A very angry sounding Benny Gantz on Tuesday night claimed to have safeguarded Israel from the evil machinations of Prime Minister Benjamin Netanyahu, predicted that Netanyahu will lose the elections to which the country is being dragged in March 2021, and promised that his Blue and White party would lead Israel to a better future.
He claimed, too, among other achievements, that Blue and White had saved Israeli democracy, kept the courts open, rescued Israel’s military advantage, and halted the previous disastrous handling of the COVID-19 crisis.
He fumed at the reporters and the critics — and even at his own former voters, whom he accused of tweeting while he ensured they retained the right to demonstrate — who refuse to face what he said were these “facts.” And he bitterly protested the heavy political price he and his party have paid for their heroic national service, for their sacrifice: “We lay on the fence; some would say, we jumped on the grenade.”
Unfortunately for Gantz, the one fact that most of the 25% or so of the electorate who backed him in three successive elections remember is that the Blue and White leader, having vowed never to sit in a coalition with Netanyahu so long as the Likud leader faced criminal charges, wound up using their support to sustain Netanyahu in power.
Gantz tried to put a self-salvaging spin on that saga, too, asserting that if he hadn’t partnered with Netanyahu, the prime minister would have managed to build a majority without him, or used the transitional period before elections to secure immunity from prosecution.
But whatever the dubious validity of this account, the Israeli public has manifestly moved on. Blue and White, 33-seats strong in the outgoing Knesset, is down to 5 or 6 in the polls, barely above the parliamentary threshold. Gantz’s own MKs are abandoning him. And his Tuesday night appearance is most unlikely to arrest his slide into political oblivion.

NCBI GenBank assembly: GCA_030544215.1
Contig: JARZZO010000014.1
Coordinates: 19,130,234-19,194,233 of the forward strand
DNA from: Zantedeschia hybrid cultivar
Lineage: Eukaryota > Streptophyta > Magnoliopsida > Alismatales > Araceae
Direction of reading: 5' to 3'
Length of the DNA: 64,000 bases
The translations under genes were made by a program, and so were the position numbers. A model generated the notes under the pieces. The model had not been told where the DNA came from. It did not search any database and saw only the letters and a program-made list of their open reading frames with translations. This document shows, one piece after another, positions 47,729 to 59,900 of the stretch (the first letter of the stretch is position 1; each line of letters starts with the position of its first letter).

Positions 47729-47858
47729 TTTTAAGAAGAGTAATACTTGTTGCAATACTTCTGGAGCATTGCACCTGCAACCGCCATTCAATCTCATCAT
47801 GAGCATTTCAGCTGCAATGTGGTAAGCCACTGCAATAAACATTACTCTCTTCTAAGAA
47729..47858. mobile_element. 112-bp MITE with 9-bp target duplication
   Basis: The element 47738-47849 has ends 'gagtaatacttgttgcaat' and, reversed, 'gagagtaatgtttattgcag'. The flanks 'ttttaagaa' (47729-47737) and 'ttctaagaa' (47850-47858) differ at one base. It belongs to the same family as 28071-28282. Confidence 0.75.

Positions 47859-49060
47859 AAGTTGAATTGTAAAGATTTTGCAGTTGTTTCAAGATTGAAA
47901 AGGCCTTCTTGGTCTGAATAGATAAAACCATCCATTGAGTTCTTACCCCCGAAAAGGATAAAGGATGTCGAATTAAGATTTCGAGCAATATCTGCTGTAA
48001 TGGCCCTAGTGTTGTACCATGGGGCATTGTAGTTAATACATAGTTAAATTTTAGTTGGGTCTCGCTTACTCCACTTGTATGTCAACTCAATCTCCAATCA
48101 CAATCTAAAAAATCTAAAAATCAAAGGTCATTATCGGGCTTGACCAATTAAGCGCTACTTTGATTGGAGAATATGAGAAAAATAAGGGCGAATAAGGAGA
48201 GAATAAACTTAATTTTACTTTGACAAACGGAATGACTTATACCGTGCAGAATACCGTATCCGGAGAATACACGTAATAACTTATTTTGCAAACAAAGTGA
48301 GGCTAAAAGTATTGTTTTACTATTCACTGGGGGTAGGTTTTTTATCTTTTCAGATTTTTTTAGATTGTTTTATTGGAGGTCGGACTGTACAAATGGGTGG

Indeed, mere minutes after he spoke, the latest pretender to the “anyone but Bibi” crown was presenting his credentials to the public: Tel Aviv’s Mayor Ron Huldai, 76, unveiling his new party, to be called “The Israelis.”
Although he is another former military man (a fighter pilot who fought in the 1967 and 1973 wars), Huldai, unlike ex-chief of staff Gantz, is not jumping directly from the IDF into national politics. He’s had two careers in-between — as a school principal and, for the past 22 years, running Tel Aviv.
Also unlike Gantz, he is clearly classifiable on the Israeli political spectrum, as a man of the left, which he made emphatically clear on Tuesday night. He staked out positions against annexation of West Bank territory, for instance, and in favor of full equality for all Israeli citizens in the spirit of the Declaration of Independence.
We were presented with two more Ashkenazi gentlemen, promising to oust a third who was doubtless watching with wry amusement, while a fourth was across town angrily resisting oblivion
He also brushed aside the anti-Netanyahu right, and its new champions Gideon Sa’ar and Naftali Bennett, declaring them “our brothers” but also part of the problem he intends to solve. “Not being corrupt isn’t enough,” Huldai said.
He urged Israelis to vote for his party as a “home” of “values,” the values he said he has brought to Tel Aviv-Jaffa, a city now the envy of the world, where Jews and Arabs, Orthodox and secular, straights and gays live together “without hatred and fear.”
With the electorate tremendously volatile even by Israeli standards, with parties rising, falling and merging, and with the progress of the pandemic capable of rewriting public opinion several times over between now and election day, there is no telling how resonant Huldai’s appeal will prove.
He can hardly claim to be breaking the political mold. His first recruit, introduced on Tuesday night, was Gantz’s outgoing Justice Minister Avi Nissenkorn, a redoubtable protector of democracy perhaps, but not the most compelling of public personalities.
And thus we were presented with two more not-so-young Ashkenazi gentlemen (although Nissenkorn is only 53, and a national youth sprint champion to boot), promising to oust a third who was doubtless watching with wry amusement, while a fourth was across town angrily defending his own record.
Huldai, in fact, could end up weakening the left, were he to draw votes away from Meretz and leave both that party and his below the Knesset threshold. Or he could reach a deal to harness the dying Labor party’s still-effective organizational structure, and start to draw back some of the voters who have moved toward Sa’ar.
For Huldai, time will tell if his party can have an impact. For Gantz, however, the party is over.
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